“The first thing that struck me about the play was how much it reminded me of Oberlin, just in terms of the characters and the situations that the characters were in and the beliefs that some of the characters had,” McKinney said. “It almost felt like it was based on Oberlin, in a way.” College first-year Kathleen Leonard, who played Professor Jameson’s daughter Emily, agreed. “Even here at Oberlin, there’s this status and superiority that people feel, like they’re trying to out-liberal each other, trying to be the most intellectual, the most politically correct,” Leonard said. “The idea of limiting perspectives is really big in this show, and I think that it’s much easier to limit your perspective than you think. It’s very easy to think that you are open and welcoming. Especially people who identify as liberal intellectuals will think that they are open in the right way and yet will dismiss someone who’s Southern or an athlete or uninterested in politics as simply wrong rather than simply different.”

Bussard used the set to emphasize the connections that were already being made between the text of the play and Oberlin’s political culture. She also noted the role the cast played in bringing another dimension of realism and authenticity to her interpretation of Wasserstein’s script.

“I wanted to have the set reflect Oberlin,” Bussard said. “Actually, the architectural model for the arches onstage … came straight from the front entryway of Baldwin [Cottage]. And this cast … really embraced these characters and ran with [them], and I think that each of them had their own personal reason for being invested in the play. This is a play where you have to have an opinion about it to want to be in it.”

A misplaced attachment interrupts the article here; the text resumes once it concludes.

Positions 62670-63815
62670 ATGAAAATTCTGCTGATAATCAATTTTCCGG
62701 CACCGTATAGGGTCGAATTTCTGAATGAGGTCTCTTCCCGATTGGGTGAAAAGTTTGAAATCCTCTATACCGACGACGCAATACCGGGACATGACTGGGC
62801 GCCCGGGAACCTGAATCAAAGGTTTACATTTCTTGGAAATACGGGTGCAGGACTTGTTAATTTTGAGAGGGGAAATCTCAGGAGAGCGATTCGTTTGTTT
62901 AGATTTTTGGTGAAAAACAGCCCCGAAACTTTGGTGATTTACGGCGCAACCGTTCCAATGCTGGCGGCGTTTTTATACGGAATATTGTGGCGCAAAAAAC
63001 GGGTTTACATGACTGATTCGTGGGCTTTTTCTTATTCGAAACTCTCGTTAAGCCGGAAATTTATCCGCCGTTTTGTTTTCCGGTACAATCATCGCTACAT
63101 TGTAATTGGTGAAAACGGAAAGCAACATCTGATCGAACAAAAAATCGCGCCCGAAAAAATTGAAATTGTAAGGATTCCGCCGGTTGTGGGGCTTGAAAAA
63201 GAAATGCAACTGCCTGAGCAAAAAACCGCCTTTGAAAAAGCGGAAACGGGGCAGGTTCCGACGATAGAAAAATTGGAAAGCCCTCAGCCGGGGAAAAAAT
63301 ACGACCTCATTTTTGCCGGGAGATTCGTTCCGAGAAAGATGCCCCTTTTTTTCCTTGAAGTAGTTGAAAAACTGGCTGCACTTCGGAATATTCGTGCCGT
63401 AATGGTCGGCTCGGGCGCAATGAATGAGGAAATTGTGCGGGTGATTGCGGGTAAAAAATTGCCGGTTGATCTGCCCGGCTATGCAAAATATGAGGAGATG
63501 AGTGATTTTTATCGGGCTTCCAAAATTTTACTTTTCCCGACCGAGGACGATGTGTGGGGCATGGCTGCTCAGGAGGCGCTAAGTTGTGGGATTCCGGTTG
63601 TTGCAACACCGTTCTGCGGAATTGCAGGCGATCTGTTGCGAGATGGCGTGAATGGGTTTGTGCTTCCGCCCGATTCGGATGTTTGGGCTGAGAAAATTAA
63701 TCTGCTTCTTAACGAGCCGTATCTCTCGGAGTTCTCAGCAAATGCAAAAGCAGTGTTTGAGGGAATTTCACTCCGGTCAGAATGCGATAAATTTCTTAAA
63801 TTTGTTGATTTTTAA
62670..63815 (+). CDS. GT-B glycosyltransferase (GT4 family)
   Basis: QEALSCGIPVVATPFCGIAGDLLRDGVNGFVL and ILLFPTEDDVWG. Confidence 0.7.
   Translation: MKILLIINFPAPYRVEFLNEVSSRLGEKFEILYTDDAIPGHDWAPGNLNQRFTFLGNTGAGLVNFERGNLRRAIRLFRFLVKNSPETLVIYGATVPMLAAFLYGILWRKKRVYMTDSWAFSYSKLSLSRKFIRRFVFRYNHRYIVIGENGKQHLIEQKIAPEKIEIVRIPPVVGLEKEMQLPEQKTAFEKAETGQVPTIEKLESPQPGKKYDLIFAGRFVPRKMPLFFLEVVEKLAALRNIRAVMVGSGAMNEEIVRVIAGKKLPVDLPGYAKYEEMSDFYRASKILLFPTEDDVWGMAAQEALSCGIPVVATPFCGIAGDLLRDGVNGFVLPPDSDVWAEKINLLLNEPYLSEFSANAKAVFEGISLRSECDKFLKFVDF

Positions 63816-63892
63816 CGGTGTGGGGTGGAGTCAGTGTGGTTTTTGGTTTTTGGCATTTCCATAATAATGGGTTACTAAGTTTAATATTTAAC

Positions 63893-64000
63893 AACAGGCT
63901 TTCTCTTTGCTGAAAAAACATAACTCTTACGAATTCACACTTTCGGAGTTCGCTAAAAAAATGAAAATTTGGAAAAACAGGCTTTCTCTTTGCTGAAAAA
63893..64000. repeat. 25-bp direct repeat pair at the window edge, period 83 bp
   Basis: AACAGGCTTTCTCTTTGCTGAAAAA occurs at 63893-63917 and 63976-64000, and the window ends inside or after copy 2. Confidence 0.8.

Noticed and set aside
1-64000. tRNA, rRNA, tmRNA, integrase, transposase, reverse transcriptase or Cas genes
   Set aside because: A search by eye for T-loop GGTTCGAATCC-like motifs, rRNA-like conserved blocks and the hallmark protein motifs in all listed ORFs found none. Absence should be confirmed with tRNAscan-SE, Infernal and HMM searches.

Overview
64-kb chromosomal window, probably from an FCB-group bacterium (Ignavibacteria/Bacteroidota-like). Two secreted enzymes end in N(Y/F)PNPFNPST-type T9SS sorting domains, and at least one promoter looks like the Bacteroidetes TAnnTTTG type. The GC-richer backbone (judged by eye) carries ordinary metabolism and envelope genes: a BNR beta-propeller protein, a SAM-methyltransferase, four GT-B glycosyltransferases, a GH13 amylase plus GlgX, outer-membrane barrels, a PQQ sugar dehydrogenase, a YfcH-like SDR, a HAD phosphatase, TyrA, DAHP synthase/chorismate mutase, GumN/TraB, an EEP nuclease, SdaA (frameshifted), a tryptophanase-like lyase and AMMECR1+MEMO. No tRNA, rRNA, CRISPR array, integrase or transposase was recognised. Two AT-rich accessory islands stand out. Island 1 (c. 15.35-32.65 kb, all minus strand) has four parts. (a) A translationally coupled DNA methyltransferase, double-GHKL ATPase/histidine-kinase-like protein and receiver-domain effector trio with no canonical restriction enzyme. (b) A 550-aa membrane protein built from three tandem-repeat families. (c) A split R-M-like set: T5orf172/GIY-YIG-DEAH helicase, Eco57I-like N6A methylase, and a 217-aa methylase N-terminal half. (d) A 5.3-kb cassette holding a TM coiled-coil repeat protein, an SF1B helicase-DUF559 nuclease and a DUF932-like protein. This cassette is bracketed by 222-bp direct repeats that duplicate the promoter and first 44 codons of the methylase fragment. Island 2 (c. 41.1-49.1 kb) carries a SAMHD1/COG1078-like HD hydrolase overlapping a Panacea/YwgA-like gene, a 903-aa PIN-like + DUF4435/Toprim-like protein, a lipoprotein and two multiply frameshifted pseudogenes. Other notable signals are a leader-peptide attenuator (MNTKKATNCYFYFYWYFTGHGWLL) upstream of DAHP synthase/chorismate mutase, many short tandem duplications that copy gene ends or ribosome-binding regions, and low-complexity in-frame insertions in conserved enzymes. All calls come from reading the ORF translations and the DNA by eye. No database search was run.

In the weeks of rehearsals before the show opened, Bussard said, students at Oberlin had to grapple with many of the same issues faced by the characters in Third.

“I decided to do this show over a year ago, so I had no idea that we were going to end up having to, as a community, deal with the issue of [Assistant Professor of Rhetoric and Composition Joy Karega’s] comments,” Bussard said. “And [the play] is all about a professor whose personal opinion impacts a student. The timing was very spooky, in that way. I think — opinions on Professor Karega aside — you have to admit that there were people who were personally impacted by her words on this campus. There’s no getting around that. Thinking about the role of a professor’s personal views in their academics — where so many people are motivated by their personal beliefs and passions — and how that translates into a classroom and impacts students is very interesting to me.”

“Oberlin sometimes has an elitist attitude towards education,” said College first-year Alexa Myles, who played Professor Nancy Gordon. “I have trouble in classes sometimes because I’m afraid of judgment, but I feel that education shouldn’t viewed that way. People should be more accepting of people’s different backgrounds and more understanding, especially about social justice issues. It should be about educating that person and coming at them from a point of understanding rather than judgment.”

McKinney said the play challenges the audience to recognize the humanity of all of the characters presented, whether or not they agree with where the characters are coming from.

“People are not always what they appear to be,” he said. “Everyone has their own story that only they know. It’s easy to see someone and talk to someone and have an opinion … without knowing what their whole situation is. Everyone in the play, to a certain extent, has that aspect to them. I think that’s probably what the play is all about.”